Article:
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Analysis: 'Ghost Soldiers,' Ineffective Strikes Allow ISIS to Seize Ramadi

ISIS has conquered a key city some 70 miles from Baghdad. What now stands between the extremists and Iraq's capital? Analysis by NBC News' Bill Neely.

The fall of Iraq’s Ramadi to ISIS was Baghdad's worst military disaster and the most damaging setback for the U.S. strategy to defeat the extremists in almost a year.

Lawmaker Hanin Qadoo called the weekend seizure of the city just 70 miles west of Baghdad “grave and serious.” Even worse, the government will not be able to dislodge ISIS so “the extremists will remain for a long time,” Prime Minister Haidar al-Abadi told The Associated Press on Tuesday.

Faced with such a challenge, most countries would be able to reach for well-armed crack troops, backed by air power, to simply overwhelm hundreds of ISIS fighters who swept through Ramadi. Not the Iraqi government.

That's because even after the U.S. spent billions of dollars on Iraq’s military and Western experts trained tens of thousands of Iraqi troops, the country’s armed forces cannot retake a medium-sized city from several hundred militants. American airstrikes, meanwhile, have done little to dislodge the fighters from the swaths of Iraq.

Pentagon spokesman Col. Steve Warren has called Ramadi’s fall “a failure of leadership and tactics” on the part of Iraq’s security forces.

To make matters worse, Iraqi forces abandoned American equipment when they fled, including dozens of vehicles, a half-dozen tanks and armored personnel carriers, and a "small handful" of artillery pieces, he said.

Warren did not elaborate on the reasons for the stunning defeat, but a perusal of the facts on the ground reveals that the forces fighting ISIS are riddled with corruption, led ineffectively and often deeply sectarian.

U.S. officials who spoke to NBC News on Wednesday blamed Ramadi's fall on neglect of Iraqi troops in Anbar province.

While Iraqi security forces vastly outnumbered ISIS fighters, morale was low because troops had been stationed in the city for at least a year without leave or reinforcements, the officials said. Many soldiers had not been paid for as long as six months, had not been properly resupplied and many armored vehicles sat in disrepair because lack of parts, they said.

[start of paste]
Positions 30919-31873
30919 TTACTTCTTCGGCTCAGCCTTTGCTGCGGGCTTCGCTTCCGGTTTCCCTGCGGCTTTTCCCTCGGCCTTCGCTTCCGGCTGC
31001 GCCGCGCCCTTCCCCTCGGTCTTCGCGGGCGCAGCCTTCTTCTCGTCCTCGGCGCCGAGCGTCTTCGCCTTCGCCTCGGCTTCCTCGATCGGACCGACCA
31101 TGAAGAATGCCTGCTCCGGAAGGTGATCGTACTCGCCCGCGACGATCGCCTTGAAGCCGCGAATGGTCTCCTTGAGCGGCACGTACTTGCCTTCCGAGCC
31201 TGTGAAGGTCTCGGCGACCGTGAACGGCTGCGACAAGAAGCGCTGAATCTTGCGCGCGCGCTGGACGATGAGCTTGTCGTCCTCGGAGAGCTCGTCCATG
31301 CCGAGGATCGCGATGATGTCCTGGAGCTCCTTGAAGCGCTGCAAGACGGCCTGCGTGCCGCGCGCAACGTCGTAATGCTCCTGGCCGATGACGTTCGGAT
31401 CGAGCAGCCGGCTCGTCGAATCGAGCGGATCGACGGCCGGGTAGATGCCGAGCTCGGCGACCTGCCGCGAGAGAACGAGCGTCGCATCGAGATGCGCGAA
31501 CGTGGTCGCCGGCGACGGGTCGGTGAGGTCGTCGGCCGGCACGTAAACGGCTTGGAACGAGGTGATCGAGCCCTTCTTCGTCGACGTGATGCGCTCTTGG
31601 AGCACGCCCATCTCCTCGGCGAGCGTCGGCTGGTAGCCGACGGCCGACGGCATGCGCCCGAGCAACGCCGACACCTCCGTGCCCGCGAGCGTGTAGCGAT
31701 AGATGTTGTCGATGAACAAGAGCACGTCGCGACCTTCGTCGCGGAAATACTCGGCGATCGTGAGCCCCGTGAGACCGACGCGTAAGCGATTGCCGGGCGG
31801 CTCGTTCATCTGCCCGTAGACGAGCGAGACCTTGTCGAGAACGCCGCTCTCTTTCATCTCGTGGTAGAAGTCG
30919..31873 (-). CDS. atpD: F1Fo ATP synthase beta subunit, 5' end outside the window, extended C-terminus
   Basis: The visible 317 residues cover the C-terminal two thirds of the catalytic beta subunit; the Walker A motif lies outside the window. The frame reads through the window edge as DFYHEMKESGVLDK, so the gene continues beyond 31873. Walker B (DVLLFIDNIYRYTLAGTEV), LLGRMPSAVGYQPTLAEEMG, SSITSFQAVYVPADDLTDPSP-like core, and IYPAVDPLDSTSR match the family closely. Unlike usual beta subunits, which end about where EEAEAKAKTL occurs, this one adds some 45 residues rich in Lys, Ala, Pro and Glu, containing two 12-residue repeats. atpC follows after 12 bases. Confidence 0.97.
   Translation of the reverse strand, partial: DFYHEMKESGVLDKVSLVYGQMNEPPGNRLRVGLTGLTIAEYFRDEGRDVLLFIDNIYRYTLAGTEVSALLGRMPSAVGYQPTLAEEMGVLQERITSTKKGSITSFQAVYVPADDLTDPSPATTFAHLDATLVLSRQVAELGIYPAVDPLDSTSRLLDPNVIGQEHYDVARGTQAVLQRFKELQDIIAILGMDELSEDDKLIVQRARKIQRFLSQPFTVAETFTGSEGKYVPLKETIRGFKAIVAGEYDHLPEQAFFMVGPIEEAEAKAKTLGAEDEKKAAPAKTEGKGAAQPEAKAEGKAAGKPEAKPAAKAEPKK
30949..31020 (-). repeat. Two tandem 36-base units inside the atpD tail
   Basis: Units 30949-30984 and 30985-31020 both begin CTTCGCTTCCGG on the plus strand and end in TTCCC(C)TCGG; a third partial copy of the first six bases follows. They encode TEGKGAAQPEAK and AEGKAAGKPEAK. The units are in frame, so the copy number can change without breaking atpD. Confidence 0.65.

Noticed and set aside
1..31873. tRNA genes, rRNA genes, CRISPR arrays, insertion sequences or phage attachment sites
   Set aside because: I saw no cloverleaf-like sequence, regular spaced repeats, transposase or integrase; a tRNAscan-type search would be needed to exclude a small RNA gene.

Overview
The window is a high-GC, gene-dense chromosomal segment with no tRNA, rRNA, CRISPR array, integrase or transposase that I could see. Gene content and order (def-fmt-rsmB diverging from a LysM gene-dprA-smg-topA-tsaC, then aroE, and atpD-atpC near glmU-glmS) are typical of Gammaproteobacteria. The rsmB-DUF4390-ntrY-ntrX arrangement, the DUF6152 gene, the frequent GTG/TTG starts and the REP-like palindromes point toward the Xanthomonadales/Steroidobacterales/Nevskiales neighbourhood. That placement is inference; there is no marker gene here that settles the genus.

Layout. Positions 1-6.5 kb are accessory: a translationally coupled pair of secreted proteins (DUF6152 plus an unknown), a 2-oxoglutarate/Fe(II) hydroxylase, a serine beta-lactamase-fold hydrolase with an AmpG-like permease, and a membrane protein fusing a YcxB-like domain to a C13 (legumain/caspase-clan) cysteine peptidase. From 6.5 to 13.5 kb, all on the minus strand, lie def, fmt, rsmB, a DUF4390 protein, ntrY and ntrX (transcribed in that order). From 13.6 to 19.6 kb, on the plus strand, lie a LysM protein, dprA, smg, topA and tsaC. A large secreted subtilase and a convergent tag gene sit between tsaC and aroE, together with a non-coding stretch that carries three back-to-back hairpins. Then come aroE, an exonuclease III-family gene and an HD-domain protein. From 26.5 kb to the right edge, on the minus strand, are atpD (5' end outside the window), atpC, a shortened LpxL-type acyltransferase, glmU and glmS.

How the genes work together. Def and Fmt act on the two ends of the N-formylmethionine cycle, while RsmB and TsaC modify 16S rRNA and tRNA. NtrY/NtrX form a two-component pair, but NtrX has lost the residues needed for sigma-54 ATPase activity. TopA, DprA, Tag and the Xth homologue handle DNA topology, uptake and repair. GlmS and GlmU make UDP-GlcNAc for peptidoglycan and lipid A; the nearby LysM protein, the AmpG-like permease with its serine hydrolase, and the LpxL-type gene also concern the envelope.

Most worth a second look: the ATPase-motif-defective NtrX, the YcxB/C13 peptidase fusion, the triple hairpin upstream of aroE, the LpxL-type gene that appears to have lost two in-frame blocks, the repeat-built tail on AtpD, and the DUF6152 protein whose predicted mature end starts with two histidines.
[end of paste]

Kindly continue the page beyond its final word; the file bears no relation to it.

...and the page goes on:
"This was a classic breakdown of a military unit, the worst I've ever seen, that allowed ISIS to take down Ramadi without a fight," one U.S. official said condition of anonymity.

Across the country, the reality on the ground stands in stark contrast to what it should be. On paper, some 350,000 soldiers and 650,000 police stand ready to take on ISIS. But these are mere numbers, not real boots on the ground. In truth, many of the rank-and-file men rarely wear a uniform.

So what happened to the Iraqi army the West paid for?

Senior officers buy their commissions, often at exorbitant cost. They ensure they would profit from their time in the army, taking bribes not just from the population but from officers and men beneath them.

Then there are the country’s estimated 50,000 “ghost soldiers” who pay a portion of their salaries to their superiors in order not to show up for duty. While al-Abadi has vowed to put an end to the huge scam, this is thought to be a key reason Iraq’s U.S.-trained military has proven largely ineffective in the face of ISIS.

And if soldiers aren’t paying to be absent, they have to buy their own army issue boots. In numerous battles with ISIS, Iraq’s troops complain that they haven’t enough ammunition. Some have used pistols against ISIS’ anti-aircraft guns.

Then there’s the heavy equipment, or the lack of. On paper, the army can call on 140 fully equipped helicopters. But they are rarely seen in battle.

As the country’s army crumbles in the face of the ISIS onslaught, the government is relying more and more on Shiite militias — the descendants of death squads accused of killing tens of thousands of Sunnis during Iraq’s 2006-2007 civil war. The militias are loosely organized under the government’s Popular Mobilization Committee, but are widely thought to be armed and directed by Iran.

The U.S.-led fight from the sky has not been effective. Air attacks have focused on pinpoint strikes on checkpoints and vehicles, which rarely do deep damage to ISIS. And ISIS has used the weather to cover its major moves on the ground, hiding under clouds or sandstorms to take major positions.

So if U.S. airstrikes and the Iraqi army can’t be counted on to recapture the city, they cannot be expected to retake other cities and regions that have fallen to ISIS, such as Mosul, where troops ran for their lives last summer.

Now, some 3,000 Iran-backed Shiite militiamen who have gathered near Ramadi await orders from Baghdad and advice from Tehran. Between 20,000 and 30,000 Shiite fighters have arrived in Anbar as a whole, U.S. officials told NBC News.

And they will guard the roads to Baghdad, a city that now fears ISIS will soon be banging on their door.

June will be the first anniversary of the caliphate — an idealized Islamic state that obliterates modern borders — declared by ISIS. They may seek a prize to mark the day. The fear is that sectarian forces and a hollow army will not stop ISIS celebrating their successes with bombs in the heart of Baghdad.

What is a Caliphate?

June 30, 201401:17

NBC News' Jim Miklaszewski and Courtney Kube contributed to this report.